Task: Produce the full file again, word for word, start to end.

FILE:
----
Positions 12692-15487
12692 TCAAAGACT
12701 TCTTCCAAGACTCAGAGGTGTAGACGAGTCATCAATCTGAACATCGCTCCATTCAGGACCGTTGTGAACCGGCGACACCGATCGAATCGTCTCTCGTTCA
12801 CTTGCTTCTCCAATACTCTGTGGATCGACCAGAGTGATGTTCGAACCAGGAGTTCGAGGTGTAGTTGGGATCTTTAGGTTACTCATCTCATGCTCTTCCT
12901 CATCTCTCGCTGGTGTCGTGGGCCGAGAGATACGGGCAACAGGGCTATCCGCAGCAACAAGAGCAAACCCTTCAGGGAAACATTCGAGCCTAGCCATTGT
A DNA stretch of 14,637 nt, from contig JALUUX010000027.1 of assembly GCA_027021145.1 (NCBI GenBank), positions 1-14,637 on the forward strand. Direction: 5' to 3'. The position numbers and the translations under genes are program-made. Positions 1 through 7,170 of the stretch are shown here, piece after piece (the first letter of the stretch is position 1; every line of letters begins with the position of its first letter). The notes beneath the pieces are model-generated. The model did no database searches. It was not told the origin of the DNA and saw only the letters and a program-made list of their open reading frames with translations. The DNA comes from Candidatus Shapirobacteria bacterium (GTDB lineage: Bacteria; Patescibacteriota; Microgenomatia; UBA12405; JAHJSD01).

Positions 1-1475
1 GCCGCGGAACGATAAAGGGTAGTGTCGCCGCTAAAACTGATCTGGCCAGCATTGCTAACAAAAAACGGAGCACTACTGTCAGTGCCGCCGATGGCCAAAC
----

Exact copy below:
Positions 12692-15487
12692 TCAAAGACT
12701 TCTTCCAAGACTCAGAGGTGTAGACGAGTCATCAATCTGAACATCGCTCCATTCAGGACCGTTGTGAACCGGCGACACCGATCGAATCGTCTCTCGTTCA
12801 CTTGCTTCTCCAATACTCTGTGGATCGACCAGAGTGATGTTCGAACCAGGAGTTCGAGGTGTAGTTGGGATCTTTAGGTTACTCATCTCATGCTCTTCCT
12901 CATCTCTCGCTGGTGTCGTGGGCCGAGAGATACGGGCAACAGGGCTATCCGCAGCAACAAGAGCAAACCCTTCAGGGAAACATTCGAGCCTAGCCATTGT
A DNA stretch of 14,637 nt, from contig JALUUX010000027.1 of assembly GCA_027021145.1 (NCBI GenBank), positions 1-14,637 on the forward strand. Direction: 5' to 3'. The position numbers and the translations under genes are program-made. Positions 1 through 7,170 of the stretch are shown here, piece after piece (the first letter of the stretch is position 1; every line of letters begins with the position of its first letter). The notes beneath the pieces are model-generated. The model did no database searches. It was not told the origin of the DNA and saw only the letters and a program-made list of their open reading frames with translations. The DNA comes from Candidatus Shapirobacteria bacterium (GTDB lineage: Bacteria; Patescibacteriota; Microgenomatia; UBA12405; JAHJSD01).

Positions 1-1475
1 GCCGCGGAACGATAAAGGGTAGTGTCGCCGCTAAAACTGATCTGGCCAGCATTGCTAACAAAAAACGGAGCACTACTGTCAGTGCCGCCGATGGCCAAAC